07 June 2024

Week of 0208 June 2024

Torah portion: Numbers 1:1-4.20   Haftarah: Hosea 2: 1-22

Theme: The Lord’s Love for His Unfaithful People

This Parashat B’Midbar may seem to many of us somewhat militaristic. Here troops are en-rolled in the tribal militia, and a census taken pending the conquest of Canaan. According to the Women’s Torah however, the opening chapters of Numbers are in one sense utopian as the generation of ex-slaves are incapable of re-making themselves into a nation of warriors who can take the Promised Land. Abarbanel says that the time in the desert was basic training in living the teachings of Leviticus. Had the people gone directly into the Promised Land they might have taken their slave-mentality with them.

The LORD asked for a count of the people, “Make a census of the whole community of Israel
 recording the name of every male person” (Num 1:2). “Knowing someone’s ‘number’ was equivalent to knowing that person’s essence, ultimately a divine prerogative [Plaut]. In Egypt the Israelites were nameless, now they were free to be called by name. Ramban offers a reason for this, “Each member of the nation has the right to benefit from the personal attention of Moses and Aaron and the census was a great opportunity for every Jew who came before the ‘father of the prophets and his brother, the holy one of God’ to tell them his name and to be counted as an individual of personal worth” (Stone Chumash).

 God loves each individual, “Because the love of them is before him, he counts them every hour.” [Rashi]. Jewish tradition takes the issue of bloodshed with utter seriousness and is deeply opposed to any sort of wanton killing. As a long-standing member of the peace movement, I do too. The stories of two young girls, about which I learned in recent Netflix programs, have highlighted for me why a dispossessed people in the wilderness would want to enroll their sons in a militia strong enough to inhabit a land that promised them security and survival.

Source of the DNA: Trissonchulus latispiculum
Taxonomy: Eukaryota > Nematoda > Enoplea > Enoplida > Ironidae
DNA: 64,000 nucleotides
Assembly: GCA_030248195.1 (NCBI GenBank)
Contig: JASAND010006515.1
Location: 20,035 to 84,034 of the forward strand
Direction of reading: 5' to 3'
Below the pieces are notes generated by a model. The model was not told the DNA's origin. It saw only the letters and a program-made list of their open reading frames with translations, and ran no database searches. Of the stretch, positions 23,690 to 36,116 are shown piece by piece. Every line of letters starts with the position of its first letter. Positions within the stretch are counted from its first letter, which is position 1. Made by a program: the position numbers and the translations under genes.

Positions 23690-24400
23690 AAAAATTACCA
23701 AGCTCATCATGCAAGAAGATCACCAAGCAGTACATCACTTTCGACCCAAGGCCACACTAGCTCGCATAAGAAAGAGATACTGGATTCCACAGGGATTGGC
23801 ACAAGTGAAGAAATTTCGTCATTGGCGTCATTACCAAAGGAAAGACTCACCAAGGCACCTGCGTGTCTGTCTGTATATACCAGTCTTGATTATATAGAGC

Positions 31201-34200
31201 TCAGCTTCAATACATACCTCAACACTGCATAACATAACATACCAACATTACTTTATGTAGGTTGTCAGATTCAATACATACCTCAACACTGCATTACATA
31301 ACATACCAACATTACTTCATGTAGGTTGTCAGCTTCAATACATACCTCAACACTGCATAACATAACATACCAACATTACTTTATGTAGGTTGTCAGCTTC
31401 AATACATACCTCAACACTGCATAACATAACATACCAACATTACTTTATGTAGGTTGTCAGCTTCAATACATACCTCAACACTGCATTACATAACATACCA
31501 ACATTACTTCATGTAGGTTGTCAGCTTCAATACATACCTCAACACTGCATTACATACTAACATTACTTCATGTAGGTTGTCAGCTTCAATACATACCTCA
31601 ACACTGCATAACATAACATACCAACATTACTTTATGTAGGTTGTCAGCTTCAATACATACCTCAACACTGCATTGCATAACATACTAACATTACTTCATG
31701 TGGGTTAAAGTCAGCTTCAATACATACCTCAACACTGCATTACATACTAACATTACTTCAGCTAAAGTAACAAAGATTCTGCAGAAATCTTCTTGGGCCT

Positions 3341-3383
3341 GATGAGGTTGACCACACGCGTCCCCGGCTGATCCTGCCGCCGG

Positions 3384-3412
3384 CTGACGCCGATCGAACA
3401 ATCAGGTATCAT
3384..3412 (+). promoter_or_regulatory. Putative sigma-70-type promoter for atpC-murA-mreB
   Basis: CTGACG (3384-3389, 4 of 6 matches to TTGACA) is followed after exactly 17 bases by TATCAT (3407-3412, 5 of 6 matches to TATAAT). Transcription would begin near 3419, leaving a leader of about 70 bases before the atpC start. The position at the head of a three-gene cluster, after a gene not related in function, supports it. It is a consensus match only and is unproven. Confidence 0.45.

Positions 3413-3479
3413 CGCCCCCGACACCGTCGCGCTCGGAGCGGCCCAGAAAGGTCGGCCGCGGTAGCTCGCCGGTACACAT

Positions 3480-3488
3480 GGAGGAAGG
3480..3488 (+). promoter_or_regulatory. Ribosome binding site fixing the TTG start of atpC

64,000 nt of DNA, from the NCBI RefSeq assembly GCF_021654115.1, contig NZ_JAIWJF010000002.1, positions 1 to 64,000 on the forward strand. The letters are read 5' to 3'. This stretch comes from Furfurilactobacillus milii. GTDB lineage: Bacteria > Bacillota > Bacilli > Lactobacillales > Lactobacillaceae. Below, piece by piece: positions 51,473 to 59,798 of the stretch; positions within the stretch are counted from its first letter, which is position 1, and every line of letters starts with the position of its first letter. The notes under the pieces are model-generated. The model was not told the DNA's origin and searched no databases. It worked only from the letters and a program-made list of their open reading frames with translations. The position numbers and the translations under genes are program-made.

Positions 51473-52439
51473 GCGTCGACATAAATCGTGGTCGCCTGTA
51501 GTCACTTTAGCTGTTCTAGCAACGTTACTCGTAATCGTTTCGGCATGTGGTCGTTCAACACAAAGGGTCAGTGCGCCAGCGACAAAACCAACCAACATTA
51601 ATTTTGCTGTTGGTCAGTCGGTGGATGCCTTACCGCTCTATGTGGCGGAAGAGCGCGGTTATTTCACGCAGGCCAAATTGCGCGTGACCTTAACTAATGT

Helene was one of the holocaust-surviving children who came to Britain on the Kinder-transport. Her family had fled to Czechoslovakia hoping to be safe from Hitler; but when they heard on the radio about the Munich agreement they felt betrayed. As Hitler invaded the Sudetenland, Helene remembered their horror, which she didn’t understand at the time. But she had the rest of her life as an orphan to discover why she and her family would never be re-united. The other girl, Amal from Gaza, witnessed her father shot dead, and now has shrapnel lodged in her brain. History shows that most Christians have set more store by the security provided by national armies than the cheek-turning tactics of Jesus. Jews who survived the callousness of their Christian neighbors during the Shoah have learned that an unarmed nation or minority, without a homeland or state protection is at permanent risk of genocide. Palestinians feel they are learning a similar lesson – and the killing continues.

For Reflection and Discussion: 1. Should we also atone for the bloodshed of those who are charged with our protection? 2.  Are we dedicated to God for special service of protecting the community, family or own country? 

Bibliography: McKenzie, J.L. Dictionary of the Bible (New York: 1965), Goldstein, ed., The Women’s Torah Commentary (Vermont, 2000); Plaut, The Torah: a Modern Commentary (New York, 1981).

This week’s Parasha Commentary was prepared by
Dunhill Malunar Timkang, Israel-Jerusalem, Bat Kol Alumnus: 2023

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